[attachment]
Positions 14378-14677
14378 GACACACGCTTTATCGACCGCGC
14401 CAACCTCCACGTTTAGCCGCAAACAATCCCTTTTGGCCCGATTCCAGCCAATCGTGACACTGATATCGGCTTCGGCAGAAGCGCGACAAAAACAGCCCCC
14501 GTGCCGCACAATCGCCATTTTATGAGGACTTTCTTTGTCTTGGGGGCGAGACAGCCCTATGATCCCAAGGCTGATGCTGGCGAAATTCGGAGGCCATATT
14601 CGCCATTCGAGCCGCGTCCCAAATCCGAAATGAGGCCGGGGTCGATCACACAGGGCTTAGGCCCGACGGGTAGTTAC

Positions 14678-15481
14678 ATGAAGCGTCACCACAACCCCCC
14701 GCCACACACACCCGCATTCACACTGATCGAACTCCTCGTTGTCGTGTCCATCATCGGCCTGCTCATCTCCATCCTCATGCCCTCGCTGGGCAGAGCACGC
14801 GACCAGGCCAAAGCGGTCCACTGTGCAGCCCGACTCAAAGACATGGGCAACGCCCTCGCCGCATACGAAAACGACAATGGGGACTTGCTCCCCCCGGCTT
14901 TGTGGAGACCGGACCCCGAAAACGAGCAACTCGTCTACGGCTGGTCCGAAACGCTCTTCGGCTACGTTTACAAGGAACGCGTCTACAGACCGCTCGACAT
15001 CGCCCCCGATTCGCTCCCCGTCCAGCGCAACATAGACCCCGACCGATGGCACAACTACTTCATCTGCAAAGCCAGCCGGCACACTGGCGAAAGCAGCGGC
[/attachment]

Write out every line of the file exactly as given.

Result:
Positions 14378-14677
14378 GACACACGCTTTATCGACCGCGC
14401 CAACCTCCACGTTTAGCCGCAAACAATCCCTTTTGGCCCGATTCCAGCCAATCGTGACACTGATATCGGCTTCGGCAGAAGCGCGACAAAAACAGCCCCC
14501 GTGCCGCACAATCGCCATTTTATGAGGACTTTCTTTGTCTTGGGGGCGAGACAGCCCTATGATCCCAAGGCTGATGCTGGCGAAATTCGGAGGCCATATT
14601 CGCCATTCGAGCCGCGTCCCAAATCCGAAATGAGGCCGGGGTCGATCACACAGGGCTTAGGCCCGACGGGTAGTTAC

Positions 14678-15481
14678 ATGAAGCGTCACCACAACCCCCC
14701 GCCACACACACCCGCATTCACACTGATCGAACTCCTCGTTGTCGTGTCCATCATCGGCCTGCTCATCTCCATCCTCATGCCCTCGCTGGGCAGAGCACGC
14801 GACCAGGCCAAAGCGGTCCACTGTGCAGCCCGACTCAAAGACATGGGCAACGCCCTCGCCGCATACGAAAACGACAATGGGGACTTGCTCCCCCCGGCTT
14901 TGTGGAGACCGGACCCCGAAAACGAGCAACTCGTCTACGGCTGGTCCGAAACGCTCTTCGGCTACGTTTACAAGGAACGCGTCTACAGACCGCTCGACAT
15001 CGCCCCCGATTCGCTCCCCGTCCAGCGCAACATAGACCCCGACCGATGGCACAACTACTTCATCTGCAAAGCCAGCCGGCACACTGGCGAAAGCAGCGGC